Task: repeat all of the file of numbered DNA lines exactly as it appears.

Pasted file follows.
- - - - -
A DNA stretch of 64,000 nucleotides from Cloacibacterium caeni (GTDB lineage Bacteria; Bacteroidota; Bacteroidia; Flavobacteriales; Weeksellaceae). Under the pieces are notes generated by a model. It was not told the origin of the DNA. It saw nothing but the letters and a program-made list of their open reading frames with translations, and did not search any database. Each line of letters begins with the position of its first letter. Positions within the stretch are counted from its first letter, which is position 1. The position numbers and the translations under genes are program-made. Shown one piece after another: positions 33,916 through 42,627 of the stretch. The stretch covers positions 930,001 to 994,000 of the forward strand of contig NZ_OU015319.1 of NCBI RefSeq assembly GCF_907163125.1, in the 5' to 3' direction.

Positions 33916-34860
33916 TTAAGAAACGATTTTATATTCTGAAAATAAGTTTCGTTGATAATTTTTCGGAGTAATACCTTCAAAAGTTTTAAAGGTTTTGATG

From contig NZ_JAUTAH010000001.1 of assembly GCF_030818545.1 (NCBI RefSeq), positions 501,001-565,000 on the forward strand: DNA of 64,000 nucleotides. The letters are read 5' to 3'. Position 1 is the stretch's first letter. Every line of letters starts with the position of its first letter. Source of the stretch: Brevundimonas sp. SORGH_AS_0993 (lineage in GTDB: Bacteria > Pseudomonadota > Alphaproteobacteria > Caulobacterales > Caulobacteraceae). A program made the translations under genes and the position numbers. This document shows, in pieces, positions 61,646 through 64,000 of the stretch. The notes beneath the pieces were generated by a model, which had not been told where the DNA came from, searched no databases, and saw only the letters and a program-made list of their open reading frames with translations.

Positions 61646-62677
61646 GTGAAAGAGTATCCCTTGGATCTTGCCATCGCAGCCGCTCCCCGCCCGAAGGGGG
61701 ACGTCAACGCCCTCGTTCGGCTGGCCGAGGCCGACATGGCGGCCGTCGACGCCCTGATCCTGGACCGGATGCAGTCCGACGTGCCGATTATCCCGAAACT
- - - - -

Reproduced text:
A DNA stretch of 64,000 nucleotides from Cloacibacterium caeni (GTDB lineage Bacteria; Bacteroidota; Bacteroidia; Flavobacteriales; Weeksellaceae). Under the pieces are notes generated by a model. It was not told the origin of the DNA. It saw nothing but the letters and a program-made list of their open reading frames with translations, and did not search any database. Each line of letters begins with the position of its first letter. Positions within the stretch are counted from its first letter, which is position 1. The position numbers and the translations under genes are program-made. Shown one piece after another: positions 33,916 through 42,627 of the stretch. The stretch covers positions 930,001 to 994,000 of the forward strand of contig NZ_OU015319.1 of NCBI RefSeq assembly GCF_907163125.1, in the 5' to 3' direction.

Positions 33916-34860
33916 TTAAGAAACGATTTTATATTCTGAAAATAAGTTTCGTTGATAATTTTTCGGAGTAATACCTTCAAAAGTTTTAAAGGTTTTGATG

From contig NZ_JAUTAH010000001.1 of assembly GCF_030818545.1 (NCBI RefSeq), positions 501,001-565,000 on the forward strand: DNA of 64,000 nucleotides. The letters are read 5' to 3'. Position 1 is the stretch's first letter. Every line of letters starts with the position of its first letter. Source of the stretch: Brevundimonas sp. SORGH_AS_0993 (lineage in GTDB: Bacteria > Pseudomonadota > Alphaproteobacteria > Caulobacterales > Caulobacteraceae). A program made the translations under genes and the position numbers. This document shows, in pieces, positions 61,646 through 64,000 of the stretch. The notes beneath the pieces were generated by a model, which had not been told where the DNA came from, searched no databases, and saw only the letters and a program-made list of their open reading frames with translations.

Positions 61646-62677
61646 GTGAAAGAGTATCCCTTGGATCTTGCCATCGCAGCCGCTCCCCGCCCGAAGGGGG
61701 ACGTCAACGCCCTCGTTCGGCTGGCCGAGGCCGACATGGCGGCCGTCGACGCCCTGATCCTGGACCGGATGCAGTCCGACGTGCCGATTATCCCGAAACT